Pelican Briefing

July 17, 2010

As a pelican I don’t ask much, just a place to live and raise my young. I try not to trouble you. I’m beautiful in my own way; a little gawky but built to be effective in my means of livelihood, which is to load my gullet with fish to feed myself and my family. I’ve spent centuries doing just this in many places, the Gulf of Mexico being one.

Regarding what I just said about trying not to trouble you —you obviously see things differently. Whereas I’m at least instinctually aware of what I do –keeping to my habitat, taking care of my eggs, my nest; trying not to foul it; you are careless and reckless and show little regard for those of us who share the planet. What’s more you’re barely concerned about the condition of your planetary nest.

The rest of us wonder, “What sort of being would foul its own nest?” This question comes up in our water-cooler talk. You’re not well regarded by any species on earth but your own and your domesticated dogs. Even house cats merely tolerate you, but you think you’re the crown of creation. 

Just the other day several of us perched on a Louisiana pier, appalled and frightened by the sludge that has suddenly appeared in the Gulf —sticky brown clumps gathering at marsh edges, thick goo collecting on our feathers, killing turtles and shrimp— stood wondering about your common sense and character. 

“They’re pigs!” a friend said.
“They’re worse than a plague,” said another.

“They are a plague,” I chimed in.   

Pelican legends tell of an earth that was beautiful and pristine, and though it still is in many places there are so many others that are more like a sewer.  It was not pelicans who made it so. It was not moose nor ibis; heron nor horse; nor chimpanzees even —though having most recently spawned you, their line most shamefully shoulders the blight of your existence. 

The sad transformation of our beloved earth is a result of your arrogance, ignorance, and stupidity.  Who else is to blame? Let’s get this right up on the table: there’s no other species on the planet responsible for the trouble the earth is in.  None of us has a brain as intellectually effective as yours and therefore, as potentially destructive.  And, smug Mr. Toolmaker, not one of us other than you has been cursed with an opposing thumb and all the destruction it has brought.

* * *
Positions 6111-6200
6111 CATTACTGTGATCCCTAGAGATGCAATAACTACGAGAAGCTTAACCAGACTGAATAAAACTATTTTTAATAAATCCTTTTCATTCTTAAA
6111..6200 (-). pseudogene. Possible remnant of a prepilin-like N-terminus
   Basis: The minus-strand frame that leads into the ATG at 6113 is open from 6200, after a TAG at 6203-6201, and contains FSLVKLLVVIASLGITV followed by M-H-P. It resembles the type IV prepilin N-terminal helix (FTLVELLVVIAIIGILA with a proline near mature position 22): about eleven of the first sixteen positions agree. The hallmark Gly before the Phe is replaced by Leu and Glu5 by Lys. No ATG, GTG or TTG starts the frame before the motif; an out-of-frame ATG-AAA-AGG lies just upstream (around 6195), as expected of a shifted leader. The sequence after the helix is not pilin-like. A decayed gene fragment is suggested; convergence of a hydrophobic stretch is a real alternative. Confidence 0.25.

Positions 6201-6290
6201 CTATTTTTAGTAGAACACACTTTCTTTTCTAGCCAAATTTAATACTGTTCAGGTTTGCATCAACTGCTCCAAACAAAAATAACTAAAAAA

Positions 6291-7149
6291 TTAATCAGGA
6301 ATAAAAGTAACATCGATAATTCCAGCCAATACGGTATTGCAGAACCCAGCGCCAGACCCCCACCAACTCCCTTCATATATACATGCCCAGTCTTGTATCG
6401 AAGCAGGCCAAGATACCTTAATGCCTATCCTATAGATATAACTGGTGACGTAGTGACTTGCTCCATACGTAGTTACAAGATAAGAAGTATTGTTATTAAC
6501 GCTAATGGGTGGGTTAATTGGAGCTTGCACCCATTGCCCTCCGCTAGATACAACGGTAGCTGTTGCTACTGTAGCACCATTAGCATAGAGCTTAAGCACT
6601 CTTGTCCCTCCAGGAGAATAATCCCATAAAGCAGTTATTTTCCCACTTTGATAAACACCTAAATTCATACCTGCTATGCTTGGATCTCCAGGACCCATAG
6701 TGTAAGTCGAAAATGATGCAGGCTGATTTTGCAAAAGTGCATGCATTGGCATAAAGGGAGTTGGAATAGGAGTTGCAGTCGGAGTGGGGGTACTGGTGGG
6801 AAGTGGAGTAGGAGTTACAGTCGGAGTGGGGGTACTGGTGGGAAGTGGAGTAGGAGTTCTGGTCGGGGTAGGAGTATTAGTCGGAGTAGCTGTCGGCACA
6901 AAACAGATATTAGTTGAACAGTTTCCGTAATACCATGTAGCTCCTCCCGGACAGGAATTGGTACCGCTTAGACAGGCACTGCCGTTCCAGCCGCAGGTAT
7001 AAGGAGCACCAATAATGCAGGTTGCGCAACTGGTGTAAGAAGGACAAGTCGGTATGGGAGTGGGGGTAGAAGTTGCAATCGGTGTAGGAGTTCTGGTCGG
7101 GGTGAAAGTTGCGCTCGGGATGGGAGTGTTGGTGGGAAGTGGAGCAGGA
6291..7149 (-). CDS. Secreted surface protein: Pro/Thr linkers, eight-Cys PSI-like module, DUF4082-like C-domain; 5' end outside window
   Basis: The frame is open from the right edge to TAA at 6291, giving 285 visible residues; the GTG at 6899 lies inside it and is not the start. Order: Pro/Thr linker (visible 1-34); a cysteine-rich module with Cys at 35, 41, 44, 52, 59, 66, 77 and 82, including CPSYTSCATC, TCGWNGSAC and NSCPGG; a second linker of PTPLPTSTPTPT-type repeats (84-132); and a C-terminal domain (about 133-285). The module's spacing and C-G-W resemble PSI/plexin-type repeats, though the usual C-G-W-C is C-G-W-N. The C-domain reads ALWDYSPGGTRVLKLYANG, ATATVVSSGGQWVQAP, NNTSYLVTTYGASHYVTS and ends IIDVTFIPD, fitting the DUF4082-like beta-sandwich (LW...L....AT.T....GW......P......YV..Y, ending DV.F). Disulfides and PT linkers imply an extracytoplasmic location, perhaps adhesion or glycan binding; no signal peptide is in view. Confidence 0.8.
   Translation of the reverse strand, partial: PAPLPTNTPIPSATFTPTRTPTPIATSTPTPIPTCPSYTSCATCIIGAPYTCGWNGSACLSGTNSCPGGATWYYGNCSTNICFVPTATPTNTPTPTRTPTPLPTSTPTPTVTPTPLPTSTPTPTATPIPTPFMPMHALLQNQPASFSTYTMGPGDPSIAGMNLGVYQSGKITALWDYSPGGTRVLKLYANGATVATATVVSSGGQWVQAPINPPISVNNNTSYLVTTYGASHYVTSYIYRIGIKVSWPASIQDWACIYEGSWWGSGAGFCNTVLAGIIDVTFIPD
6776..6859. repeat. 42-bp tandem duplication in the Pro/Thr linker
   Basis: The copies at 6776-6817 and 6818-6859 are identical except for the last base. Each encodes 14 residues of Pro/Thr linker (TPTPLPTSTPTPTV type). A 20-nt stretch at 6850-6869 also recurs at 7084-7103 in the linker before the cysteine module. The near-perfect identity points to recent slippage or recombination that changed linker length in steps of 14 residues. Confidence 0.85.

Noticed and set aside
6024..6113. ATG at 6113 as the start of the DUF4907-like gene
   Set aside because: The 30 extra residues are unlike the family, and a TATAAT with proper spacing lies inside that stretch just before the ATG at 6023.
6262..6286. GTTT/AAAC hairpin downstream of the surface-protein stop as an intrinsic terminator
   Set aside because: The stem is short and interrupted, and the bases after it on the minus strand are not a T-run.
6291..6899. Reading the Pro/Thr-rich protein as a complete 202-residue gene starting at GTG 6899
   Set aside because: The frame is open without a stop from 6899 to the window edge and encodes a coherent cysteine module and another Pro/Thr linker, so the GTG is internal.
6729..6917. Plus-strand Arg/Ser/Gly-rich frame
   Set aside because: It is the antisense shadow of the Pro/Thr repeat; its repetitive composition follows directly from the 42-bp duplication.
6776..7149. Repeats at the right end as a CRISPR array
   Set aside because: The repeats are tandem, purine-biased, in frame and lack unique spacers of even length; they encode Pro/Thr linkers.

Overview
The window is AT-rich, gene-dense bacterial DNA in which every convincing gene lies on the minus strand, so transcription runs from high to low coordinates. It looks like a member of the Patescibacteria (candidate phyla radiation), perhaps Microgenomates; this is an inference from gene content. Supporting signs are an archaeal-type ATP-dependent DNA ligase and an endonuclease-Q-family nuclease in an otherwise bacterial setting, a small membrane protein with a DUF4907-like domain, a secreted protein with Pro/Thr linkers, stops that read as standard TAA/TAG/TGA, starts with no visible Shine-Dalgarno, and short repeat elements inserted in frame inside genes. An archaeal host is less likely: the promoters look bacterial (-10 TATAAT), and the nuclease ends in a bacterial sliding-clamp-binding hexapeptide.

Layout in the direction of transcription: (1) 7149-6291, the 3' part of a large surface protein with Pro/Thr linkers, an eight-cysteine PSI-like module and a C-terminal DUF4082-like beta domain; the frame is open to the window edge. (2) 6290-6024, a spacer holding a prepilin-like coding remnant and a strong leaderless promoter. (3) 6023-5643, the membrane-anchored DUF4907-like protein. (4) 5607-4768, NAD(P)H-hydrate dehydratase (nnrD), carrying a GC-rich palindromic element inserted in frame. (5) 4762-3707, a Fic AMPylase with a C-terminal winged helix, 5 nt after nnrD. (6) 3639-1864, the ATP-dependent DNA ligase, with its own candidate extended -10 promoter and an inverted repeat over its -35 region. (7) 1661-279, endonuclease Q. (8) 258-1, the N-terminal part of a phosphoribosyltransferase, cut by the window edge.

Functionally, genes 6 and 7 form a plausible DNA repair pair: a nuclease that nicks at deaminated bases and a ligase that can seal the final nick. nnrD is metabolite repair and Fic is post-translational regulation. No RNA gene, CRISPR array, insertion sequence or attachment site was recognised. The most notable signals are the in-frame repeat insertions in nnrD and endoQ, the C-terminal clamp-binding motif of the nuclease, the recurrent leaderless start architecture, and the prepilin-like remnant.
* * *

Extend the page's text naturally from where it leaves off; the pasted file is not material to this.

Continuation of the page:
I don’t read —I’m a bird after all— but I’ve heard tell of your widespread degradation of this place we all call home. Your latest blunder, in the Gulf of Mexico, reeks of your obsession with selfish, unfettered growth and consumption. 

But there are types of growth that are parasitic. We who believe in healthy lives and habitats think of you as this sort of growth —one clinging to and sucking the earth of its sustainability and beauty. A drive down the Jersey Turnpike from Secaucus to Perth Amboy will testify to this.  As far as the rest of us are concerned, it’s there we can see human inclination at its worse  —a dismal industrial landscape of rank self-interest, cluttered and filthy. And I hear Beijing is about as bad. Your stain is ubiquitous.

You have not internalized the basics of nature or science.  Oh, you understand nature’s workings well enough —at least that’s the chatter up and down the food chain.  You’ve prodded and probed, counted and measured, tested, analyzed, and filled computers with terabytes of information which you then happily ignore. If test results run counter to your lust for consumption, or if they make it difficult to realize profit, you either bury the info or hire stooges and blockheads to jam your communications with lies and half-truths in 24/7 news cycles. Slogging through that mire becomes so time-consuming average humans (even well-meaning ones) become so overwhelmed and confused they give up and go out and buy another gas-fueled machine.

You do not understand on a gut level –a survival level– that nature is a system we’re all part of.  Our respiration does not involve just our lungs.  Our lungs have a corresponding organ called “plant” –a life form that inhales what we expire and expires what we inhale.  We and the rain forest are as necessary to each other as our brain is to our heart and visa versa.  This is the truth you so casually reject.  The rest of us, from single-celled dolt right on up to your closest cousin the chimp, know it well, if only instinctually.  And our instinct seems to be brilliant compared to the wisdom of your political systems. As a result, the rest of creation considers you the Plague Mammal*:  the suicidal parasite who will kill the planet off before it realizes it has actually killed itself.

So go on with your oil exploration. Burn your fossil fuels. Consume. Soil yourself, your nest, your gulf, your oceans, your air.  Who can stop you but yourselves?  At this point even god seems disinterested.

Meanwhile the rest of us will do what we’ve always done.  We’ll live to raise our broods and enjoy whatever’s left of the place once you’re done with it –or it’s done with you.  It may not be as pretty then, but it’ll be ours again.

by Jim Culleny, 7/12/10

*William P. Brown, The Seven Pillars of Creation


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